“It is a riddle wrapped in a mystery inside an enigma.”
— Winston Churchill
I got nothing, yet I have everything.
Monday – a nurse.
Tuesday – a teacher.
Wednesday – a neighbor.
Friday – an aunt.
Saturday – a letter carrier.
Sunday – a sister and brother in-law.
These past seven days, I’ve tried to recognize the contributions of people who give something to my family that we cannot repay.
In doing so, it reveals some of the magic, mystery, and paradox of giving one’s time away.
I’ll never know how the letters I sent will be received. In turn, the people listed above won’t ever know the contribution they’ve made to my life, or the lives of my family members.
When you give your time away to help someone, with no expectation of compensation, a magic and mystery seem to arise. The more you give, the more you receive. It’s trite, it’s ignored, it’s a paradox, and it’s powerful.
After over two years of giving my time and writing about it nearly every day, I’m more convinced than ever that this path of giving time is paved with magic. I have less free time than ever, yet finally feel liberated. The more I think about helping someone else, the more I seem to help myself. The more I focus on finding solutions for the problems of others, the fewer problems I seem to have. I don’t know why. It’s a mystery.
I hope that by continuing on this path, I can convince you, dear reader, dear friend, to give your time with intention every day. It’s counter-intuitive, counter to common sense, and counterfeit to everything the world teaches us. It’s not a panacea, but over time it seems to bring peace. It opens doors and opens hearts. It goes slowly. Takes time. It’s imperfect and unpredictable. Rough and rocky, like a mountain path. But somehow, magically, it takes you someplace higher.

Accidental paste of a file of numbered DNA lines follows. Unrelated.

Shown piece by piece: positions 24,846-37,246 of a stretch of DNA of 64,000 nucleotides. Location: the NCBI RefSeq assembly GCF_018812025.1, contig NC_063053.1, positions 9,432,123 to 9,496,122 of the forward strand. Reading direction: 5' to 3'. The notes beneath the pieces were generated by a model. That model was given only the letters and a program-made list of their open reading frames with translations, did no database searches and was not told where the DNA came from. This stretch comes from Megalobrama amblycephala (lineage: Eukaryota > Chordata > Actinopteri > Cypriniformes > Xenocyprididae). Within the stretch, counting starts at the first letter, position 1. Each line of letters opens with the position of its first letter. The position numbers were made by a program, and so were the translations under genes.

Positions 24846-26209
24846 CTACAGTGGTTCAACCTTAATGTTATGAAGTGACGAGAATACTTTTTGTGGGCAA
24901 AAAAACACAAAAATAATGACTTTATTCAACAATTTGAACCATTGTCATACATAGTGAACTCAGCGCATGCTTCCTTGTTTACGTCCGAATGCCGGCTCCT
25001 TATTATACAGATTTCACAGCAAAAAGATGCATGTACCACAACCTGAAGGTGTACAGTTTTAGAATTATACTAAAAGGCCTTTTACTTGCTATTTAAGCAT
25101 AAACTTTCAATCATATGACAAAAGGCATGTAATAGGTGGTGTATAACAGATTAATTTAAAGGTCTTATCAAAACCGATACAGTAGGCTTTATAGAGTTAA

And I hope it takes you to a place where you get nothing, but have everything.
Today’s gift of time … Appreciating the In-Betweeners Day 7 (final day) … Sent a thank you to my sister and brother in-law for helping my mother-in-law age gracefully, independently, and with dignity. She’s given, and continues to give, a lot.
Thank you very much for a beautiful and thought-provoking posting. You reminded me to spare some time to write my sister in South Africa. She’s asked me to write her more often, but I have failed to do so. My excuses have been that she’s not on Facebook nor any other social media, but that’s exactly what they are. Nothing more than excuses. Thanks for reminding me that I have the power to make moments magical simply by sharing time with someone. So easy yet so difficult.
Thank you for the thoughts, Michelle. I hope that this is the start of a long, memorable, and beautiful letter exchange with your sister.